A slow-moving landslide in Jackson has started accelerating, blocking off the area's only access road and undermining options for stabilization.
Crews stopped work Thursday on an emergency buttress designed to slow down the slide. Officials decided it was no longer safe to work beneath a cut slope that kept releasing gravel slides, and pulled workers off the job. The only access road to the hillside has become impassable.
The Town has hired landslide expert George Machan, who gave an update today.
Long-awaited money from a settlement on the Wind River Indian Reservation is finally on its way. The 157 million dollar settlement between the tribes and the federal government is for underpayment of royalties on oil and gas development…and improper management of royalties that were paid.
Northern Arapaho spokesman Mark Howell says some people don’t have bank accounts…and there were concerns they would not be able to cash their checks.
The will of a wealthy Denver philanthropist who has died contains an incentive for the University of Wyoming and Colorado State University to use a ranch for agricultural education rather than sell the property.
Amy Davis died Wednesday. She was 86.
Davis' personal representative, Tyson Dines, said Thursday that Davis' will sets aside a considerable amount to support teaching at the Y Cross Ranch. He wouldn't specify the amount.
University officials said they were saddened by Davis' death but had no additional comment.
Governor Matt Mead met with Taiwanese officials Thursday in an effort to enhance Wyoming’s foreign trade. The meeting was in Cheyenne.
He says Taiwan is very interested in Wyoming Coal and Mead is hoping that they can reach other trade agreements as well.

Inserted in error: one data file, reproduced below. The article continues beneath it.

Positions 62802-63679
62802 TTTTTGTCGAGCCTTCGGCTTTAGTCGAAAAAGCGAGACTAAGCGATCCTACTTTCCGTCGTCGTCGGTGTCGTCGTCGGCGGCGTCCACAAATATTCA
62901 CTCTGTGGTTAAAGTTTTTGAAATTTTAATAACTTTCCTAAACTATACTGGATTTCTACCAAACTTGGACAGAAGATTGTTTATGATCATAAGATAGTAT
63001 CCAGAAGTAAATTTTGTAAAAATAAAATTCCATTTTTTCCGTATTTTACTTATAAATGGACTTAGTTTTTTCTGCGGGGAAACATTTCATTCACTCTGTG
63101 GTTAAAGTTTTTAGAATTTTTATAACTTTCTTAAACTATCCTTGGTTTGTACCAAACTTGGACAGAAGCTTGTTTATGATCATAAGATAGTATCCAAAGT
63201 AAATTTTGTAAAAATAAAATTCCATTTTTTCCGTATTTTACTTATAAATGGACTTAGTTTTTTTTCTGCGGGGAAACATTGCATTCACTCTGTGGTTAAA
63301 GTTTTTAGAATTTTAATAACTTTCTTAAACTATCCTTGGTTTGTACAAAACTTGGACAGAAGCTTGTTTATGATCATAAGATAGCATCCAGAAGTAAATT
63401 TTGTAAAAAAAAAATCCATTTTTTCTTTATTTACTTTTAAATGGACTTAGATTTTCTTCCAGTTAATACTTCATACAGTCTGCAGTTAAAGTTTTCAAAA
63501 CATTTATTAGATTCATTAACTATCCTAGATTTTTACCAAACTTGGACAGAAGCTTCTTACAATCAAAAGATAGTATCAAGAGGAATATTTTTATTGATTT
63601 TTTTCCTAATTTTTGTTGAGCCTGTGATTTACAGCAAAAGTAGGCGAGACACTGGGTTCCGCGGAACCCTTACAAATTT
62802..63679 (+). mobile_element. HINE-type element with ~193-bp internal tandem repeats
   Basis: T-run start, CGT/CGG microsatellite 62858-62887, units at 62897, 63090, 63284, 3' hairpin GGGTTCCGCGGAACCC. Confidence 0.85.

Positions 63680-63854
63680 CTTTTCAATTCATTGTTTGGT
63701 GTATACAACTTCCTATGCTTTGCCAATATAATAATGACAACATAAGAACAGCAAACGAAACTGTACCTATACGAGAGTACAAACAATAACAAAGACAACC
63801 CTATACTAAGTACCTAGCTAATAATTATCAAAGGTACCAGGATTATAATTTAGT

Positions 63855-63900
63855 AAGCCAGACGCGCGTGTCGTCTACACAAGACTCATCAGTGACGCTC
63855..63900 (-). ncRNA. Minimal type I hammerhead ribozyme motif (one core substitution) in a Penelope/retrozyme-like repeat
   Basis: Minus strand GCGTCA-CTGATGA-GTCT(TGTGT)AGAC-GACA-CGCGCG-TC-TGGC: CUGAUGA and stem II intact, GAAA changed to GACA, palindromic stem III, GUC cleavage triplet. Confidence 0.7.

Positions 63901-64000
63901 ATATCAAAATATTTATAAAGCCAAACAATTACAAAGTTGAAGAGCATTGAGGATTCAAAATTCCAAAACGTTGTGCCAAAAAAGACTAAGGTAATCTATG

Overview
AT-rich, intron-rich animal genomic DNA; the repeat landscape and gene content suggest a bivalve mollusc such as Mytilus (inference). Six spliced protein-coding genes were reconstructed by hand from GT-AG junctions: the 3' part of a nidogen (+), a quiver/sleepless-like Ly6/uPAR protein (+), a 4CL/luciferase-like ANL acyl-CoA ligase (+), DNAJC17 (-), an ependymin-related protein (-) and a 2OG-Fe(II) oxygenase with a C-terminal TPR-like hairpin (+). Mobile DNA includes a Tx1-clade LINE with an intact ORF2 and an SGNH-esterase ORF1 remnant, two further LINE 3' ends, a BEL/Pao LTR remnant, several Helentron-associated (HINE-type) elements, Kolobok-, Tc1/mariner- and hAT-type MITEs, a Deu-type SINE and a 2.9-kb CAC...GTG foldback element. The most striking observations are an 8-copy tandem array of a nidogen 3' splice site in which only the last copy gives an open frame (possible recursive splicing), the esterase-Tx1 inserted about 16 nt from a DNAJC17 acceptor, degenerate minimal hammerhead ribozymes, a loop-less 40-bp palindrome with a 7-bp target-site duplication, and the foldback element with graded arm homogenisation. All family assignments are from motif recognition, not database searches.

"We want the opportunity to reach out to great trading partners and friends who can help us as we help them with these trade relationships. And so it’s a great way for us to continue to build our economy."
Long-awaited money from a settlement on the Wind River Indian Reservation in Wyoming is finally on its way.
The federal government is paying the tribes $157 million for underpayment of royalties on oil and gas development and improper management of royalties that were paid. Northern Arapaho spokesman Mark Howell says some people don’t have bank accounts and there were concerns they would not be able to cash their checks.
The Sinclair Refinery is being cited with seven safety violations and over 200-thousand dollars in fines for an explosion and fire at its refinery near Rawlins last fall.
Wyoming’s Occupational Safety and Health Administration or OSHA says that two of the violations were willful. The company has been fined numerous times in the past for a variety of fires, explosions, and other issues.
John Fadial teaches violin at the University of Wyoming. On Thursday, April 17 he’ll perform with pianist Theresa Bogard at 7:30 pm at the Buchanan Center for the Performing Arts concert hall. Fadial says the recital emphasizes contemporary repertoire for violin and piano written since 1995, including works by Richard Danielpour, Aaron Jay Kernis, and Arvo Pärt.
Interim Oil and Gas Supervisor Mark Watson says he's making it a priority to review Wyoming's setback rules.